issn = "2375-6314",
publisher = "Aerospace Medical Association",
number = "4",

}

TY - JOUR

T1 - Acute mountain sickness in Jade Mountain climbers of Taiwan

AU - Kao, Wei Fong

AU - Kuo, Chien Chun

AU - Hsu, Teh Fu

AU - Chang, Hsing

AU - Sung, Ying Ying

AU - Yen, David H T

AU - Wu, Jer Kan

AU - Lee, Chen Hsen

PY - 2002

Y1 - 2002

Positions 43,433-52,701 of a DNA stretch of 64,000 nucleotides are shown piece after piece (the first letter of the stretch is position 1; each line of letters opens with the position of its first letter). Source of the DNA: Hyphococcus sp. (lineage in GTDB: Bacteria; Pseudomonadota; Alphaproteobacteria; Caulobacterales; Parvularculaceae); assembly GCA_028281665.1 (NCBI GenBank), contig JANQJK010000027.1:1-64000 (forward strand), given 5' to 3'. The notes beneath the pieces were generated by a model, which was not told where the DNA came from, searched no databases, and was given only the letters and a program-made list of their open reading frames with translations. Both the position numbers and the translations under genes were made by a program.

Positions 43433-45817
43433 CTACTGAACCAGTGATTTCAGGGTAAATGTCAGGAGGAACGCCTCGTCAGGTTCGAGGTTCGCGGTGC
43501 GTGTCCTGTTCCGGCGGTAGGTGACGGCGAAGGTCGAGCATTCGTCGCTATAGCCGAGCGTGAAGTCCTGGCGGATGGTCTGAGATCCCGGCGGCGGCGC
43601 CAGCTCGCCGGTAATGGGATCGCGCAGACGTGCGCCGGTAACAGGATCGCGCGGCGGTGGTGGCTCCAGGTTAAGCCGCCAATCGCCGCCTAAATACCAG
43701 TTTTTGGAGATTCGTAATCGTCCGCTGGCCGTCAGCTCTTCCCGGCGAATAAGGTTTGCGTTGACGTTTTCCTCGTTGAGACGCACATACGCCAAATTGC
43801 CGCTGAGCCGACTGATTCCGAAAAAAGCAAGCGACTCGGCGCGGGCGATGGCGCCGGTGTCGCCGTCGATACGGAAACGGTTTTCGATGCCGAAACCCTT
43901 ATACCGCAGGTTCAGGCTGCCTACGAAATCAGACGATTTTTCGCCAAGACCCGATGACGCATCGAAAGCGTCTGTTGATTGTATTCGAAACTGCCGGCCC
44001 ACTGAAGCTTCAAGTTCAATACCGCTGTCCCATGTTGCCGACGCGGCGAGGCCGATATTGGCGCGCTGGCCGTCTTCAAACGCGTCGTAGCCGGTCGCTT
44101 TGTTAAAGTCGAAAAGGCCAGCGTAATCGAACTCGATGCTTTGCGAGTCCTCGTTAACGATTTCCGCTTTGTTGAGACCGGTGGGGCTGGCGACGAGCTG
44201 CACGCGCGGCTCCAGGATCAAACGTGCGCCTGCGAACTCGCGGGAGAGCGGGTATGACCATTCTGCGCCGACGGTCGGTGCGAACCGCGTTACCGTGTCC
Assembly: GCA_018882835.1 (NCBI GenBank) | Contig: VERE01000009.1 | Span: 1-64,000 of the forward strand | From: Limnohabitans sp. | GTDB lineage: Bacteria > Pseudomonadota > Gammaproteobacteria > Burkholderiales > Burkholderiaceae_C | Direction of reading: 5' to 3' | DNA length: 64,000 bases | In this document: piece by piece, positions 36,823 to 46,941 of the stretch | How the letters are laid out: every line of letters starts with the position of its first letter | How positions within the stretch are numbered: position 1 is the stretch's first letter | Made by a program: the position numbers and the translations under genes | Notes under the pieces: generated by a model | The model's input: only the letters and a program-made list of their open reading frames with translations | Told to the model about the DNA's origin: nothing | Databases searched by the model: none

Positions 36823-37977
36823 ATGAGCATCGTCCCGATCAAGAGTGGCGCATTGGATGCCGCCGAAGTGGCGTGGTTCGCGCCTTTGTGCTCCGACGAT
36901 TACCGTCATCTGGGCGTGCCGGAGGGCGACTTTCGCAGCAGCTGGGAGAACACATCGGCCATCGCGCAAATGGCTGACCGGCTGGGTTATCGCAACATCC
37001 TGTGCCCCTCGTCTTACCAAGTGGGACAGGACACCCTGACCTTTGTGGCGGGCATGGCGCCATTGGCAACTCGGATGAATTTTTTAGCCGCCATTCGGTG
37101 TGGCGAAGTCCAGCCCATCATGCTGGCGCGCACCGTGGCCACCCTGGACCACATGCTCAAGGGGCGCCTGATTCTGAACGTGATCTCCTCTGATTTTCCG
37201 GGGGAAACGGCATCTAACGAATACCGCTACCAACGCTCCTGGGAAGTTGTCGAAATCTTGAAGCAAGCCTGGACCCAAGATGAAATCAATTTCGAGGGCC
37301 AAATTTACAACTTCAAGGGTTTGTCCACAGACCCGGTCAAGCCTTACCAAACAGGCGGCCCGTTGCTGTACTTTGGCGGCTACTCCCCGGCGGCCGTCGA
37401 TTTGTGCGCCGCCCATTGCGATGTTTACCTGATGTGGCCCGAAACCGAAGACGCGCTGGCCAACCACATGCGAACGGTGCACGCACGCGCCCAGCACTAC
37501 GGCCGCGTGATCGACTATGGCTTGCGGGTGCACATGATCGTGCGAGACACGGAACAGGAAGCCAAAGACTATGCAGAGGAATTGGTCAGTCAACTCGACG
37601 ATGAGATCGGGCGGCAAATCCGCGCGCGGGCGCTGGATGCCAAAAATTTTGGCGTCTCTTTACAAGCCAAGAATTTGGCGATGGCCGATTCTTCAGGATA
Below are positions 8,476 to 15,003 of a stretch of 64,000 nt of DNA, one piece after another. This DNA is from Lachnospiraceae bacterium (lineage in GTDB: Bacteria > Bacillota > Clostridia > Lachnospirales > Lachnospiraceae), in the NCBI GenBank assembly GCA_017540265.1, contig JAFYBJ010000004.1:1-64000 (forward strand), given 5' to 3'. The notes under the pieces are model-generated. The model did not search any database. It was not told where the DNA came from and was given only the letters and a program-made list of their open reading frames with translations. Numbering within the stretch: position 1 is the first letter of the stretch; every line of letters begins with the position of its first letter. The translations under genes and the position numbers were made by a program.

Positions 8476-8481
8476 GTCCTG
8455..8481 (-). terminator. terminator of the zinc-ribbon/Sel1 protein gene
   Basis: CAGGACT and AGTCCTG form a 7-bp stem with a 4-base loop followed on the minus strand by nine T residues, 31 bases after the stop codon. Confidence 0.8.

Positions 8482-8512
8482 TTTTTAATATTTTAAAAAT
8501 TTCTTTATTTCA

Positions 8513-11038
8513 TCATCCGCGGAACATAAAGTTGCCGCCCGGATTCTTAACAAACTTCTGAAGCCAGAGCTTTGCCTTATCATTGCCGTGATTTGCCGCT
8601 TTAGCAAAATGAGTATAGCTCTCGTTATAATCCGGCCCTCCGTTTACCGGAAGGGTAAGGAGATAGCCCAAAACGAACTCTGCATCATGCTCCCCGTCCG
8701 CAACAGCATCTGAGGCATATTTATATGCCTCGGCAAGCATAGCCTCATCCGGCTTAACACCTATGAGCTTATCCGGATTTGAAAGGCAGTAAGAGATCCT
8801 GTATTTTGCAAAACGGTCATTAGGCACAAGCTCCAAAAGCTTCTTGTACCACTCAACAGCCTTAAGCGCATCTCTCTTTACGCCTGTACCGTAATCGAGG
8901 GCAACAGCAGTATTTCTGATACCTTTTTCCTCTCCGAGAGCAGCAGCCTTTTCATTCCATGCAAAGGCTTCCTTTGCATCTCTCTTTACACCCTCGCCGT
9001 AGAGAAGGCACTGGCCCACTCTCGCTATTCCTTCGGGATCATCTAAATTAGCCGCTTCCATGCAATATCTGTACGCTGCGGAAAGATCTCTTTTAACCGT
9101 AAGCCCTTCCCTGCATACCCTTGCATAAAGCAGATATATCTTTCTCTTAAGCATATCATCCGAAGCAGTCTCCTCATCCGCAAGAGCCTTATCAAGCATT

N2 - Background: Although there are more than 200 peaks higher than 3000 m in the Taiwan Alps, no data on the incidence of acute mountain sickness (AMS) are available. This study investigated the incidence of AMS in Jade Mountain climbers. Methods: The study was performed at the entrance of Jade Mountain, the highest peak (3952 m) in Taiwan. A standardized form was used to collect information. All the recorders had previously been trained in the management of high altitude illness. The Lake Louise consensus was used for the diagnosis of AMS. Results: There were 93 trekkers (18 females and 71 males) who were surveyed. Four records with incomplete data were excluded, leaving 89 records for analysis. The ages ranged from 20-68 yr, with an average age of 41.1 ± 11.2 SD. All subjects had a home residence below 1 km. The most common high altitude symptoms were headaches. Some 25 trekkers (27%) met the diagnoses of AMS. The most common site of the AMS cases feeling their worst symptoms was in the midway overnight hut, and not on the summit. The lower the O2 saturation recorded at the entrance (2659 m) of Jade Mountain, the higher the score of the Lake Louise Acute Mountain Sickness Score (LLAMSS). Conclusions: Acute mountain sickness is a common problem in Taiwan summit climbers. In our study, 27% of the Jade Mountain trekkers met the diagnosis of AMS; however, the incidence of AMS was lower than that of other studies at similar altitudes.